am i right that the difference about local credit card used overseas, is mainly that credit card currency conversion rate is not as good as exchange of cash at money changers in sg? however that difference rate is probably just about the same as the service charges of using cirrus or plus network ATMs in the states to withdraw from our local POSB account?
    That's just my guess. You should ask your friend to check with credit card company in SG. You can expect ATM surcharge to be pretty high. Some banks in US charge US$1.50 fee just for cash withdrawal from another bank's account in US through their ATMs.

    If she get a credit card with rewards system and no annual fees, then that will also help to offset the exchange rate disadvantage.

    She should also make a plan/estimate on how much she will be spending in the 6 months, so that will help maintain a more accurate perspective about the impact of exchange rate. My guess is for a 6-month stay the difference may not be significant, taking into consideration the convenience and security a credit card provides. If she lose her cash it is lost for good most likely, but if she lose her credit card her liability is more controllable.

    Does she have to pay for accommodation? How much is she planning to spend on shopping? Will she be renting a car or taking public transport? Consider all these to come up with a budget plan, then ask herself if she is OK with a possible 2% increase due to exchange rate.
    Last edited by roygoh; 13th September 2007 at 12:43 AM.
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    Default Re: What's the best way to manage short term finance in the States?

    its a beautiful place... tacoma

    1. unless you are changing more than 50 000 sgd, the difference is very small. probably about 1-2 meals in the states

    not all local banks here change singapore dollars. singapore dollars is not a major currency.
    you have to look for bank headquarters to do that (few locations in cities spread far and wide)
    even so, most of the time, you have to be a member of the bank to change any money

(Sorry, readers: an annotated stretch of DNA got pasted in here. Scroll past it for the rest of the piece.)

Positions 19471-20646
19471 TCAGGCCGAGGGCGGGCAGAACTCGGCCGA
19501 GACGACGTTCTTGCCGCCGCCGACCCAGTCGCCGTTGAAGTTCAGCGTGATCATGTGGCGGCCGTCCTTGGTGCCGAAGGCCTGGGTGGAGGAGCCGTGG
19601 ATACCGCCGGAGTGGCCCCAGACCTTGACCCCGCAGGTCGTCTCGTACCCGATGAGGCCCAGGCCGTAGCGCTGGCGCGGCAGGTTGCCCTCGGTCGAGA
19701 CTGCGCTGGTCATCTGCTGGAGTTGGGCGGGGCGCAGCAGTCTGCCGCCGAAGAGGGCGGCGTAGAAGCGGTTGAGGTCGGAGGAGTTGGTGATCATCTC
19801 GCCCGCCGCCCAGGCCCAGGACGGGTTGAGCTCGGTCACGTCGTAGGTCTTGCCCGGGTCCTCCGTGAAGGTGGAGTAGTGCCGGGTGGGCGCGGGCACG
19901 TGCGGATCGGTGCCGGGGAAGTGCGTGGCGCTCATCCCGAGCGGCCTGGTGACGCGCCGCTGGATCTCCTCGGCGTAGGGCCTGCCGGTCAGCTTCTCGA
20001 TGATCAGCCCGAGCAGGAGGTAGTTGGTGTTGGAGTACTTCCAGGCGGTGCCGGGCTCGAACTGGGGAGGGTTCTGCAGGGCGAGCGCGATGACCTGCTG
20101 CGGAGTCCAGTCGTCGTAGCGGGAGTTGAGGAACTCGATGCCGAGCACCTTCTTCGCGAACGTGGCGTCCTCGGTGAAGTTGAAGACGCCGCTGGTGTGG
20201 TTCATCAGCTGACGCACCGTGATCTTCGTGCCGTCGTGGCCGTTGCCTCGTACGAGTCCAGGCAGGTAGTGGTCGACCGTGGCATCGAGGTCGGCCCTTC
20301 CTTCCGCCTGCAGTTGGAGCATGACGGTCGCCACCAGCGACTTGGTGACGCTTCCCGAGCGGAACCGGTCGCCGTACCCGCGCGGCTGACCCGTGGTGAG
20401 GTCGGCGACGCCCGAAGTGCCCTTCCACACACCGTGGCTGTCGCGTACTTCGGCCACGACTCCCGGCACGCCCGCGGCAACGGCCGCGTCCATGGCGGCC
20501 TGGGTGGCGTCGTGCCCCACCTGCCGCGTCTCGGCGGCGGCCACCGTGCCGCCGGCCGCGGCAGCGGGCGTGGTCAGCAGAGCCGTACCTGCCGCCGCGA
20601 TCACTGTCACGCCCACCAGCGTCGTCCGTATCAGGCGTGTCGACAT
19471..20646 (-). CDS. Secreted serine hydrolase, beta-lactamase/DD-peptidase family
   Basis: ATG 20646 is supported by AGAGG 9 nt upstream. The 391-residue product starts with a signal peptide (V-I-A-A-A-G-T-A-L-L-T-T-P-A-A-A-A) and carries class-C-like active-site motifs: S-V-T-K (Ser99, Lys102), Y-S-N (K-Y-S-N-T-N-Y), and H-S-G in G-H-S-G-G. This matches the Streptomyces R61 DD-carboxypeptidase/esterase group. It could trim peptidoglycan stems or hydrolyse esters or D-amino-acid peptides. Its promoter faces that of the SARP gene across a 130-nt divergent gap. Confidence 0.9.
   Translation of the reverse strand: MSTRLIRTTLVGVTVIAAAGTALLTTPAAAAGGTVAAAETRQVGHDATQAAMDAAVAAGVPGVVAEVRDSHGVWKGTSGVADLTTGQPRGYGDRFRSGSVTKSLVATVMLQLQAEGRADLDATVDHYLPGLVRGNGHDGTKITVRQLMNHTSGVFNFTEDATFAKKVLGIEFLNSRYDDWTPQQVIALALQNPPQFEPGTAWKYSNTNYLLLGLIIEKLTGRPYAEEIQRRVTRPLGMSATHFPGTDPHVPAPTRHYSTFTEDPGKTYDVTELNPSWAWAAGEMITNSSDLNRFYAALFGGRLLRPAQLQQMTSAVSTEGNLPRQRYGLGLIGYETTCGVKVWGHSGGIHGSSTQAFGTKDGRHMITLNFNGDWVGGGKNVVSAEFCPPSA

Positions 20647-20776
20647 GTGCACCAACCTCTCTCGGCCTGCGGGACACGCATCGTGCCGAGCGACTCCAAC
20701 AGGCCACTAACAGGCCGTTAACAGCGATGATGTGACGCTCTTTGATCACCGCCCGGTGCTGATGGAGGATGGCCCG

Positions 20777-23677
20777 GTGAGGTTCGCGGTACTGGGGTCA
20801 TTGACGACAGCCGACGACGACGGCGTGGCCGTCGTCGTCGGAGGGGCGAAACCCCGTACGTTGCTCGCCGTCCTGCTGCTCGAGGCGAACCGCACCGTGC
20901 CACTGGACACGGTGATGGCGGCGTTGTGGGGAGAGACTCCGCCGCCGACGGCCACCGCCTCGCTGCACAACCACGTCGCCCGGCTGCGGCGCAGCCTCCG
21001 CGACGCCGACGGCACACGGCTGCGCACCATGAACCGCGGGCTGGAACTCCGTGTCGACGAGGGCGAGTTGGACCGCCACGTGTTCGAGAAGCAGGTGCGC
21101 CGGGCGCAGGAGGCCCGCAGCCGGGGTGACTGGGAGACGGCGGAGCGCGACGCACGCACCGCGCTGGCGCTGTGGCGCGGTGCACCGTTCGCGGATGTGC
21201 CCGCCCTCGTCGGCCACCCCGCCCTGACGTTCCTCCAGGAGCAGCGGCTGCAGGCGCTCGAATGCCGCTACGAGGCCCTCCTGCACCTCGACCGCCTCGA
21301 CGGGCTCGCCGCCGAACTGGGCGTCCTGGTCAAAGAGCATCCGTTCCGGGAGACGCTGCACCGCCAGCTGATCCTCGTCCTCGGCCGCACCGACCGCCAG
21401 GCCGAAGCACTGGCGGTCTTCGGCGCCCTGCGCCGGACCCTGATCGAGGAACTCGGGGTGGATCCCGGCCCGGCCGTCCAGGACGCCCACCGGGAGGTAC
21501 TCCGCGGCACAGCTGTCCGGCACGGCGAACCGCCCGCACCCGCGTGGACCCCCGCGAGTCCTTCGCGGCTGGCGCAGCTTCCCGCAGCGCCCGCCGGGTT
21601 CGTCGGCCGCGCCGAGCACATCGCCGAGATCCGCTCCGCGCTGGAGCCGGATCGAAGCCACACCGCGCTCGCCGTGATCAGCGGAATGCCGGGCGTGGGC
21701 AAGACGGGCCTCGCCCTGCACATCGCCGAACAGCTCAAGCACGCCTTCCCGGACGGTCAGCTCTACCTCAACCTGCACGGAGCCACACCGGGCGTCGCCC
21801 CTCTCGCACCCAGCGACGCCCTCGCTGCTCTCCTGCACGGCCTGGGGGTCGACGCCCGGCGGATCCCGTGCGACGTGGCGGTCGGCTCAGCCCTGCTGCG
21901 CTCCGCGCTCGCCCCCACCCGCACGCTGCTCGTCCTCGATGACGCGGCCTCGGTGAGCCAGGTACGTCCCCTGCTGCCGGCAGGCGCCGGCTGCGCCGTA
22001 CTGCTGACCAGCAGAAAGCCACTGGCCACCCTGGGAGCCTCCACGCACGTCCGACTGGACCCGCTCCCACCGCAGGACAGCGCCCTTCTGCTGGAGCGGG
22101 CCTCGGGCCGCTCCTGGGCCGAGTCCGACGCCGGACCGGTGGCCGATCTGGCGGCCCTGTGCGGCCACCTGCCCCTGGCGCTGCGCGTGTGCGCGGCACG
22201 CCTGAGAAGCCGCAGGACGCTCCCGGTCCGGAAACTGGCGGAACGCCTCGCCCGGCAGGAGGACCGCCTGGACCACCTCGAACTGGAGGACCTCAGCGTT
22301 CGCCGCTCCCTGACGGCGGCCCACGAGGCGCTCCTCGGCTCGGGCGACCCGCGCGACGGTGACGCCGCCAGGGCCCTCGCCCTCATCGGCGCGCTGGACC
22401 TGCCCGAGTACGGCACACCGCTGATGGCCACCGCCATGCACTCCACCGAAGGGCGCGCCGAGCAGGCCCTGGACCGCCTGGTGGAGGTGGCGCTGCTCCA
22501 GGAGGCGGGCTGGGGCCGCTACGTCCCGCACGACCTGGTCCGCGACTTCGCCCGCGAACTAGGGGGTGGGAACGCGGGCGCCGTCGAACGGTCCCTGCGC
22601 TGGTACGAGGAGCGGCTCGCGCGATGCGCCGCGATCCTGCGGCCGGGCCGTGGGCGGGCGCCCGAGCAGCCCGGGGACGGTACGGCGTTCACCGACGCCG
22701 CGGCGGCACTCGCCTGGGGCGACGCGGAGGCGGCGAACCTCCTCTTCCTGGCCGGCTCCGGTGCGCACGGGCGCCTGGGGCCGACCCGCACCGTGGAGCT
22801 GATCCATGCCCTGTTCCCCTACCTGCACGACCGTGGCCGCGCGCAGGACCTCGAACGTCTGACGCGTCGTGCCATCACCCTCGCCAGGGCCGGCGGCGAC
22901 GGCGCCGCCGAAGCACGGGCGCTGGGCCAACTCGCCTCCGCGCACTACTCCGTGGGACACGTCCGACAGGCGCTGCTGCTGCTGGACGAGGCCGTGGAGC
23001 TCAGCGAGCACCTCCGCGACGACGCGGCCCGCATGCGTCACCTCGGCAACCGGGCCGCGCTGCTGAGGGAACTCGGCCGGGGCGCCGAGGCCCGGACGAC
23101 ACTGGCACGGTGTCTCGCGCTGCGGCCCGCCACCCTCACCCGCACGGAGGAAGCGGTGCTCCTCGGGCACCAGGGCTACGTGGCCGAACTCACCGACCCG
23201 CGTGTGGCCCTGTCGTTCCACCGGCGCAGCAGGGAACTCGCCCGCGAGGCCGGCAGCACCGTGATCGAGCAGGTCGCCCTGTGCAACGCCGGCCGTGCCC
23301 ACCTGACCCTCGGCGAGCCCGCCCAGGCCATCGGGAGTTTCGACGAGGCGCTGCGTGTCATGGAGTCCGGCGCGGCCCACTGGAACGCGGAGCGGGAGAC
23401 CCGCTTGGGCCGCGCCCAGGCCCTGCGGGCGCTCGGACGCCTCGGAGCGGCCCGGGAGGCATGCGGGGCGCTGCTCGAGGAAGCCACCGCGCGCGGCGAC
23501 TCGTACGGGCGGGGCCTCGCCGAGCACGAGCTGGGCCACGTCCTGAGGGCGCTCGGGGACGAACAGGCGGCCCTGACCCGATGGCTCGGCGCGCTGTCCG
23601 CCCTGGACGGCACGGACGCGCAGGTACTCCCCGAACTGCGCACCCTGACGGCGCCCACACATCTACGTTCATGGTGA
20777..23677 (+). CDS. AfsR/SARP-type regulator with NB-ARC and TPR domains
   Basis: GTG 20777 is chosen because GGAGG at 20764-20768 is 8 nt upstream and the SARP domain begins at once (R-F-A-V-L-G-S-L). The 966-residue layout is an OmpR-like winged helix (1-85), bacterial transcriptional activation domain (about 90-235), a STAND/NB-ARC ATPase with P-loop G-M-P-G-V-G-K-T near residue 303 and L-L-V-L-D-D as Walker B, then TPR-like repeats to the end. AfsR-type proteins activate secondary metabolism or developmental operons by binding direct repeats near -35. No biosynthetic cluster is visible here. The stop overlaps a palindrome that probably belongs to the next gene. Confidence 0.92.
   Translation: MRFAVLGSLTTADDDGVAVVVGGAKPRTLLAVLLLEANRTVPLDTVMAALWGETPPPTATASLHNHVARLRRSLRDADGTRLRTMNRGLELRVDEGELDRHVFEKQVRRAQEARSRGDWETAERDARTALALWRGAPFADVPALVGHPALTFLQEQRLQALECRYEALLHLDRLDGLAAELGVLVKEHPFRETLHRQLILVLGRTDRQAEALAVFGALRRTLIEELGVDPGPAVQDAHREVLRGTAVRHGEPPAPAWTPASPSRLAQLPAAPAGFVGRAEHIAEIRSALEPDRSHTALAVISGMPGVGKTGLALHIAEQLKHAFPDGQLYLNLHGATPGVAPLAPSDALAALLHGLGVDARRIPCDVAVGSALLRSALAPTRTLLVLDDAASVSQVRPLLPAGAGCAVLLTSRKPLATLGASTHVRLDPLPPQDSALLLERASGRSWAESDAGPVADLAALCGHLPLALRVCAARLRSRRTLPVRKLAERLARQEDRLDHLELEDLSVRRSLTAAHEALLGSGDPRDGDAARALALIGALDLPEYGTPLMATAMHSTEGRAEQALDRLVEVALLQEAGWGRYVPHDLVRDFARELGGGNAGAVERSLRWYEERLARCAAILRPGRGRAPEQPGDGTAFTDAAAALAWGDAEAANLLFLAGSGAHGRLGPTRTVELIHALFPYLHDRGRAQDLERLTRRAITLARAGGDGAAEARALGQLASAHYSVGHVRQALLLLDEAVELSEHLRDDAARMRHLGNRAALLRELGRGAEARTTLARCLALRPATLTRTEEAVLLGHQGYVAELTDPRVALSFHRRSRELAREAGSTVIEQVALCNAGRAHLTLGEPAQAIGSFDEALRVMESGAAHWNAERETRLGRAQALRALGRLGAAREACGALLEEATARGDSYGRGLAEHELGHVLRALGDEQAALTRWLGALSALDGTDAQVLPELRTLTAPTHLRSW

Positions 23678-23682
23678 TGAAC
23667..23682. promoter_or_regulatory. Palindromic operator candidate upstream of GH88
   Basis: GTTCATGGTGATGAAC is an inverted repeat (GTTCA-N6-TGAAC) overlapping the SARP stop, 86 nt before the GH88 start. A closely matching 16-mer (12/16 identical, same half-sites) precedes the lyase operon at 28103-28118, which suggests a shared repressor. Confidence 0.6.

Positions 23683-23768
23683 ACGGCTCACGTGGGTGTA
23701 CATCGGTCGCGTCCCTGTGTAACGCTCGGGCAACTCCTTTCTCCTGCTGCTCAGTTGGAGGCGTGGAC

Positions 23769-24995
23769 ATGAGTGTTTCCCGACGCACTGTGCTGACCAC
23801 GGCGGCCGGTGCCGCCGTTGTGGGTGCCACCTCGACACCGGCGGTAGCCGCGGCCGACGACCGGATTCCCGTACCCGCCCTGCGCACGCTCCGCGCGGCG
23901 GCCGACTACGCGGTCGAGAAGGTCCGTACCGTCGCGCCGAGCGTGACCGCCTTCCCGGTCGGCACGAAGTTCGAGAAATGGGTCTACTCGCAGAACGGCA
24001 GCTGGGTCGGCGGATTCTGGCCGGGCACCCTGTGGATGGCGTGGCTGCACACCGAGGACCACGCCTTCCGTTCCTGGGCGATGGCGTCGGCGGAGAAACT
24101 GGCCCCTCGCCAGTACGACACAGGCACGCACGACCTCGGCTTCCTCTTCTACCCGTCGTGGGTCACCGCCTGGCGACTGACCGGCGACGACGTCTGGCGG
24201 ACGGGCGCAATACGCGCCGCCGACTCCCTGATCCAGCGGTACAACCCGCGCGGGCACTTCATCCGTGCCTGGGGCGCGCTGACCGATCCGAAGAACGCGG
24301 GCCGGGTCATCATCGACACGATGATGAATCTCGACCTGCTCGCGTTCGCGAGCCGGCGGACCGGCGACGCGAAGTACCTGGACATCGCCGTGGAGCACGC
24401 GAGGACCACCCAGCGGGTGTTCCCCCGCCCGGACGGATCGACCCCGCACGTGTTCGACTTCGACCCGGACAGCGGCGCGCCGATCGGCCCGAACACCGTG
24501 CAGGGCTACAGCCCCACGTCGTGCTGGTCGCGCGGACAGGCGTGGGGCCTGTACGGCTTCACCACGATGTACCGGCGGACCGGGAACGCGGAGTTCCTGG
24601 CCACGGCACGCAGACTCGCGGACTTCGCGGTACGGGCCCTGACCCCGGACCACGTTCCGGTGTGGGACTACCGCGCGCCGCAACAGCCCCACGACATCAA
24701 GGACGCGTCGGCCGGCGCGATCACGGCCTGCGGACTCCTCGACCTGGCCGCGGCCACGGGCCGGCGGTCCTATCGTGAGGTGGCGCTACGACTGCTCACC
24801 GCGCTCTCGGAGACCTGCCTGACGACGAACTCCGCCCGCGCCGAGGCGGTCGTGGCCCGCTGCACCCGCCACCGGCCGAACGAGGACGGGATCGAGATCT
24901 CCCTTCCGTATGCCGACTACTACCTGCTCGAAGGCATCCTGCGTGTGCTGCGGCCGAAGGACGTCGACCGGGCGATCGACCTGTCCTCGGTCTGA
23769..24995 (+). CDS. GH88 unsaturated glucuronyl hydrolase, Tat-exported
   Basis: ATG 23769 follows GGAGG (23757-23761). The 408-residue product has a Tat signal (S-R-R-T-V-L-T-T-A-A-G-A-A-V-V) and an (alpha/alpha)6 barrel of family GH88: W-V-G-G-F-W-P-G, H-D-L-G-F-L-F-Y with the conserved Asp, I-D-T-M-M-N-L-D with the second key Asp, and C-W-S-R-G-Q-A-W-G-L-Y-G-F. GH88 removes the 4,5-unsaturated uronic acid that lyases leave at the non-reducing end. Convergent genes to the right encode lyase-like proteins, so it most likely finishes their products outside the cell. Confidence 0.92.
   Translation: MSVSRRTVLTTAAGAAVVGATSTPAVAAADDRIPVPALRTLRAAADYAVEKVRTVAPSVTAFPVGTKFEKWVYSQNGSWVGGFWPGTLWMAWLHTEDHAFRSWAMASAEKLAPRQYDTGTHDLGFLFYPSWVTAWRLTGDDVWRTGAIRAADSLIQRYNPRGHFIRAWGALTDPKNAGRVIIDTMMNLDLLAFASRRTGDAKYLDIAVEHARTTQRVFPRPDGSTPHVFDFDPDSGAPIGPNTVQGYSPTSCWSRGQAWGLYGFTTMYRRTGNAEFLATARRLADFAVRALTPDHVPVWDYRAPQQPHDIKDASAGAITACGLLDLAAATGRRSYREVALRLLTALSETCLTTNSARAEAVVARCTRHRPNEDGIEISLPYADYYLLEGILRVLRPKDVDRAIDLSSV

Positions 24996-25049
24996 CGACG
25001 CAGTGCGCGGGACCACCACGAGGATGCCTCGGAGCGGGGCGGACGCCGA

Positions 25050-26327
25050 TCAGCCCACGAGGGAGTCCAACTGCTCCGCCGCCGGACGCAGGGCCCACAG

normally, people change currency at the airports. then again, their rates are not the best.

    2. its good to carry cashiers check as the money is to your name. its safer than carry thick wad of bills

    3. you cannot have a local singapore bank account and draw USD from an atm machine here. wont work.

    4. just pay the commission. its not much.

    5. there will be a heafty commission and exchange fee. not advisable (even if it works)
    Last edited by haagen_dazs; 13th September 2007 at 02:34 AM.
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    Senior Member zoossh's Avatar
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    Default Re: What's the best way to manage short term finance in the States?

    thanks for advising,

    Quote Originally Posted by haagen_dazs View Post
    its a beautiful place... tacoma
    not all local banks here change singapore dollars. singapore dollars is not a major currency.
    you have to look for bank headquarters to do that (few locations in cities spread far and wide)
    even so, most of the time, you have to be a member of the bank to change any money
    normally, people change currency at the airports. then again, their rates are not the best.
    actually not changing there. if changing currency in cash, likely in sg. bring over US$ and KIV start a local bank account. problem is got to open and close account, troublesome, not sure the criteria or procedures of opening account there.

    Quote Originally Posted by haagen_dazs View Post
    2. its good to carry cashiers check as the money is to your name. its safer than carry thick wad of bills